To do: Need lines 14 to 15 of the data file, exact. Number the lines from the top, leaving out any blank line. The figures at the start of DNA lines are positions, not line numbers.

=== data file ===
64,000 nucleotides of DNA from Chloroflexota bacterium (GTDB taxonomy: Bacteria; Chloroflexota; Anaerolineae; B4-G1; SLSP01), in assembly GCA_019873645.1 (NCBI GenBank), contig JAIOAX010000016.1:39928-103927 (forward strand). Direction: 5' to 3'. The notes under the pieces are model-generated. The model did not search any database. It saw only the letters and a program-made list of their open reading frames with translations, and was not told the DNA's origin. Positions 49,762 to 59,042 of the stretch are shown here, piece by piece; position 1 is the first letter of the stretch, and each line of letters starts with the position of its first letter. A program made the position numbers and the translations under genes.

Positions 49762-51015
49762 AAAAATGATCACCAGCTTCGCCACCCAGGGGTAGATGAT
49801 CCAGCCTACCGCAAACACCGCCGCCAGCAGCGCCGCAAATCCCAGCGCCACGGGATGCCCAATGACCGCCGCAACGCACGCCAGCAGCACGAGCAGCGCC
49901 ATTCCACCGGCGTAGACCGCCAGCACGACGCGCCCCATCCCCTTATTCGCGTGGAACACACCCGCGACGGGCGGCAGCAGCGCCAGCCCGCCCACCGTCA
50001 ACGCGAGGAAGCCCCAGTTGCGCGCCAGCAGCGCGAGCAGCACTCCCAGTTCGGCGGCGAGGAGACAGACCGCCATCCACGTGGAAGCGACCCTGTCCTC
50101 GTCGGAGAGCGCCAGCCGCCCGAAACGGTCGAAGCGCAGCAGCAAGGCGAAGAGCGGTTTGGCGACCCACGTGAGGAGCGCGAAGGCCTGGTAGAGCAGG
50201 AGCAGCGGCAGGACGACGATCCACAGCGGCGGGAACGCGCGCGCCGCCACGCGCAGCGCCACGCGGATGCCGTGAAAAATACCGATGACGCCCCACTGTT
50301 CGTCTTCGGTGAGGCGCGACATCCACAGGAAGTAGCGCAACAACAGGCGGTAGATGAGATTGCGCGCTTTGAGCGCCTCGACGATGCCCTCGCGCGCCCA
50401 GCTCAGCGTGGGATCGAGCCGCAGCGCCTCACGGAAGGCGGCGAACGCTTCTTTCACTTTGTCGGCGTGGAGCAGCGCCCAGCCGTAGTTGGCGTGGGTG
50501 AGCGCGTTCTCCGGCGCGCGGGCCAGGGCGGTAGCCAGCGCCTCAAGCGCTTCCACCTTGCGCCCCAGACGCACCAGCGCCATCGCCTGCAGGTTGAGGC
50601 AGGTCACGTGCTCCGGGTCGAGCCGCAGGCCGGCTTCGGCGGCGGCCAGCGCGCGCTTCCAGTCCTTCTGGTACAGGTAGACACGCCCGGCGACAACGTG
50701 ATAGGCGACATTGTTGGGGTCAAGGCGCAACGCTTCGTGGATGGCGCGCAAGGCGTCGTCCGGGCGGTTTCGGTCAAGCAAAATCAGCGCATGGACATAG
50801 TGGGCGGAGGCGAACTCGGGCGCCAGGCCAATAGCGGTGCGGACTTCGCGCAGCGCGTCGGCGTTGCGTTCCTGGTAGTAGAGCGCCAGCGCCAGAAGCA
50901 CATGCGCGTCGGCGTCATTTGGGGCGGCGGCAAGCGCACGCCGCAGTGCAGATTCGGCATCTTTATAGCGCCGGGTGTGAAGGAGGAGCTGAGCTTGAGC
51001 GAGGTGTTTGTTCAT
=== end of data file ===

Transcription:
50801 TGGGCGGAGGCGAACTCGGGCGCCAGGCCAATAGCGGTGCGGACTTCGCGCAGCGCGTCGGCGTTGCGTTCCTGGTAGTAGAGCGCCAGCGCCAGAAGCA
50901 CATGCGCGTCGGCGTCATTTGGGGCGGCGGCAAGCGCACGCCGCAGTGCAGATTCGGCATCTTTATAGCGCCGGGTGTGAAGGAGGAGCTGAGCTTGAGC